Scott Walker touts Rebecca Kleefisch for governor, won't rule out political comeback

Scott Walker touts Rebecca Kleefisch for governor, won't rule out political comeback

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Former Gov. Scott Walker said he would endorse his former Lt. Gov. Rebecca Kleefisch, should she run for governor in 2022, while also not ruling out his own political comeback.

During a Milwaukee Press Club forum on Tuesday, Walker said Kleefisch would make “a hell of a great governor” and that he wouldn’t run for office before 2025, but added that he would “never say never.”

Walker, a Republican, said he is committed to serve as president of the conservative group Young America’s Foundation through 2024. He officially takes that role in 2021. After that, Walker said he couldn’t rule out a potential run for office.

Walker served as a state lawmaker, Milwaukee County executive and two terms as governor before losing to Democratic Gov. Tony Evers last fall. In 2015, he launched a short-lived presidential campaign.

Walker also touched on impeachment inquiries of President Donald Trump and the state of Foxconn in Wisconsin and shared his thoughts on gun safety following two Wisconsin school shootings this week.

School safety

Walker said he couldn’t speak to specifics in the two school shootings — on Tuesday, a school resource officer shot a 16-year-old student after being stabbed by the student at Oshkosh West High School, and on Monday, a police officer shot an armed student in a classroom at Waukesha South High School.

Walker said he feels a larger focus needs to be placed on mental health issues, rather than gun control, including red-flag laws proposed earlier this year by Evers.

“We’ve got to do a better job of countering the challenge we have in this state and the country on mental health,” he said.

Evers had called for a special session to vote on bills that would require universal background checks for all firearm purchases in Wisconsin and implement so-called red-flag laws, under which people deemed to be threats by a court must surrender their firearms.

However, Republican leadership in the Assembly and Senate adjourned their respective sessions immediately without holding a formal vote.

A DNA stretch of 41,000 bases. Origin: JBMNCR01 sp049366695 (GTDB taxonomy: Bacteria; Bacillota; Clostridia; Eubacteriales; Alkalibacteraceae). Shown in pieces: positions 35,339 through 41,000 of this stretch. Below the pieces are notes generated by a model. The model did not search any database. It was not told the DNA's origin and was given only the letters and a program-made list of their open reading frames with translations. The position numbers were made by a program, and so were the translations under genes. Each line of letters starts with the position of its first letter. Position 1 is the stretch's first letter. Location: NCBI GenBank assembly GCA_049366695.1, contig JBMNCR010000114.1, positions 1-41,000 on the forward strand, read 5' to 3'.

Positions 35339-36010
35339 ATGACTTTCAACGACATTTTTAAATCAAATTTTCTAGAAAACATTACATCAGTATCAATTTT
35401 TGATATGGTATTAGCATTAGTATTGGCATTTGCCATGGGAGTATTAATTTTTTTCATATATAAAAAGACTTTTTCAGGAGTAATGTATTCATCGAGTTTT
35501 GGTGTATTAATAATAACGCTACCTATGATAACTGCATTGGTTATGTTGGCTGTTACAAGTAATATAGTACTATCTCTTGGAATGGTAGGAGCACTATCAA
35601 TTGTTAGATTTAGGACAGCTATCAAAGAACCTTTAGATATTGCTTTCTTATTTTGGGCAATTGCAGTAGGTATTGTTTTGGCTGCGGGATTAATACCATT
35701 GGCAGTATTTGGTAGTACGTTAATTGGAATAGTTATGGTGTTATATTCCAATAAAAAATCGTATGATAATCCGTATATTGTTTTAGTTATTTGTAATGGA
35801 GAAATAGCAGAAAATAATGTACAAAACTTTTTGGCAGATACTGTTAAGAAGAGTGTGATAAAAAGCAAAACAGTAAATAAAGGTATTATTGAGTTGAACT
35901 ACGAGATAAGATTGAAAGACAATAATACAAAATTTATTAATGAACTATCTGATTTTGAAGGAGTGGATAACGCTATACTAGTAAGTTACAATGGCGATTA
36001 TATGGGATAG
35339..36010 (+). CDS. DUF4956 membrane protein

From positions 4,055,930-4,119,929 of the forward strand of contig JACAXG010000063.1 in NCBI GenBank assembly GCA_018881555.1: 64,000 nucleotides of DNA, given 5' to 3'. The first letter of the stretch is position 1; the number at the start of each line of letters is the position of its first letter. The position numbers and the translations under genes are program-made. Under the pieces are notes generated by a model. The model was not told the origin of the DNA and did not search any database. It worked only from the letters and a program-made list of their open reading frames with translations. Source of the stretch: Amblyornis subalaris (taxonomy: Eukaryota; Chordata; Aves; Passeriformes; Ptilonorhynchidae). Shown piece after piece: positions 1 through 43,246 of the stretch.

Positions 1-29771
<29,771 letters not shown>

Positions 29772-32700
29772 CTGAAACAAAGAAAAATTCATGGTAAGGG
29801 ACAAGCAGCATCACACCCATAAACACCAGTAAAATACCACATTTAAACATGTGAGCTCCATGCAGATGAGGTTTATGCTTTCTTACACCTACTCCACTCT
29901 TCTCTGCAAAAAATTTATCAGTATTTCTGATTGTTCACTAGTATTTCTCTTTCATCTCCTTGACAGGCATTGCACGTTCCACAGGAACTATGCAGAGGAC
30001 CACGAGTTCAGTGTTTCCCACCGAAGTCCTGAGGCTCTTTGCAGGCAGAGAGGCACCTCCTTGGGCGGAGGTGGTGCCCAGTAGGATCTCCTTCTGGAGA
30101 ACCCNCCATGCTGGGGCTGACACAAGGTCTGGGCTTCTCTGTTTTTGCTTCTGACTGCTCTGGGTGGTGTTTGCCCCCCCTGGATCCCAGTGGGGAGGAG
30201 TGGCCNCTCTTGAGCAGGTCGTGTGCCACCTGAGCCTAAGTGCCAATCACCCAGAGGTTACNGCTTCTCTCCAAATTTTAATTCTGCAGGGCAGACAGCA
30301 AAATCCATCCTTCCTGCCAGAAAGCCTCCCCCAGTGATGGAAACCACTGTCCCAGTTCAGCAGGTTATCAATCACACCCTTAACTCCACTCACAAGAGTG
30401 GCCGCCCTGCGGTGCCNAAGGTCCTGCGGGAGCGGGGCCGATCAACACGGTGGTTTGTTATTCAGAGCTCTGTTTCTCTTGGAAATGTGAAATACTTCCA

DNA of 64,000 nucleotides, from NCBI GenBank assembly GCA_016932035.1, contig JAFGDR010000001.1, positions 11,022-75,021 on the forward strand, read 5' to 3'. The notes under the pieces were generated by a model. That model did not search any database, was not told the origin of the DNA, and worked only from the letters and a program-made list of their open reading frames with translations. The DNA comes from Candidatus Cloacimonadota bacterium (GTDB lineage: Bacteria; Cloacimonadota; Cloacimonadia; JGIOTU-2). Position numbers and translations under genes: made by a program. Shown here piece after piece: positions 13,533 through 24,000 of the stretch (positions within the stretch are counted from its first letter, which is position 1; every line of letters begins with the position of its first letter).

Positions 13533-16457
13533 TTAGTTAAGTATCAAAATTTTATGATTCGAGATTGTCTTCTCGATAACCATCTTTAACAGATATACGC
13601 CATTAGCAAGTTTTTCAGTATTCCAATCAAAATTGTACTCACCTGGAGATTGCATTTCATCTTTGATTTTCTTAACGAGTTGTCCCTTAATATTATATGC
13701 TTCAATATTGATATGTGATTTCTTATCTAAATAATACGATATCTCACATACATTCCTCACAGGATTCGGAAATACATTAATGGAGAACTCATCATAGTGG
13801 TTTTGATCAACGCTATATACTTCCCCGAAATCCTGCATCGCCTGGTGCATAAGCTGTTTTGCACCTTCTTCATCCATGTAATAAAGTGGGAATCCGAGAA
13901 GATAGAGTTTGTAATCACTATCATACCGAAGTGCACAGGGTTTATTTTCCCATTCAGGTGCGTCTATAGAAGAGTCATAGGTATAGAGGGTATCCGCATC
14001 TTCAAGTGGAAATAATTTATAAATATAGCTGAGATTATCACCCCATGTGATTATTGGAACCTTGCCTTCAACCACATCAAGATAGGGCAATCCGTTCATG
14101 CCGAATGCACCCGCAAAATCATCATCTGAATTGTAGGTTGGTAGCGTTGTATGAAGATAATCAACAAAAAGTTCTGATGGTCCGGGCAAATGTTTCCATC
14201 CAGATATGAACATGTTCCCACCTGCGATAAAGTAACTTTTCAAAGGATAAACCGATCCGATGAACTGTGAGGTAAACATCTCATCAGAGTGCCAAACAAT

Foxconn

Walker said he remains optimistic about his 2017 deal to provide nearly $4 billion in state and local tax incentives to Foxconn Technology Group if it invested $10 billion and created 13,000 jobs over 15 years while building a 20-million-square-foot campus in Racine County.

“I’m still very confident they’re going to be here,” Walker said.

Proponents of the incentives provided to Foxconn argue they are necessary to attract businesses and can spur additional development.

Meanwhile, a new George Mason University study concluded that economic development subsidies, specifically Wisconsin’s incentives for the controversial Foxconn project, could cause more economic harm than good.

The report argues that tax cuts or subsidies for Foxconn come at a cost of higher taxes for other individuals or businesses, or reduced investment in public services. In addition, that uneven taxation is more likely to discourage economic activity, the report said.

Impeachment

Walker said he anticipates ongoing impeachment inquiries by House Democrats against Trump to “galvanize” Wisconsin’s Republican voters.

“I don’t think any of it is a certainty, but I think the president’s odds are improved,” he said, adding that he feels Vermont Sen. Bernie Sanders is Trump’s biggest challenge right now.

Trump faces allegations that he put pressure on Ukraine to investigate his political rival, former Vice President Joe Biden, and Biden’s son Hunter.

Senate Majority Leader Scott Fitzgerald, R-Juneau, has also said he feels the impeachment inquiry will invigorate GOP supporters, while U.S. Rep. Mark Pocan, D-Black Earth, earlier this week argued the issue shouldn’t be viewed as political.

“If we do nothing, we have set the precedent for every future president that you can do whatever you want and you won’t be accountable, so we have to do this,” Pocan said. “Whether it has electoral pluses or minuses has to be a secondary thought.”

The Associated Press contributed to this report.

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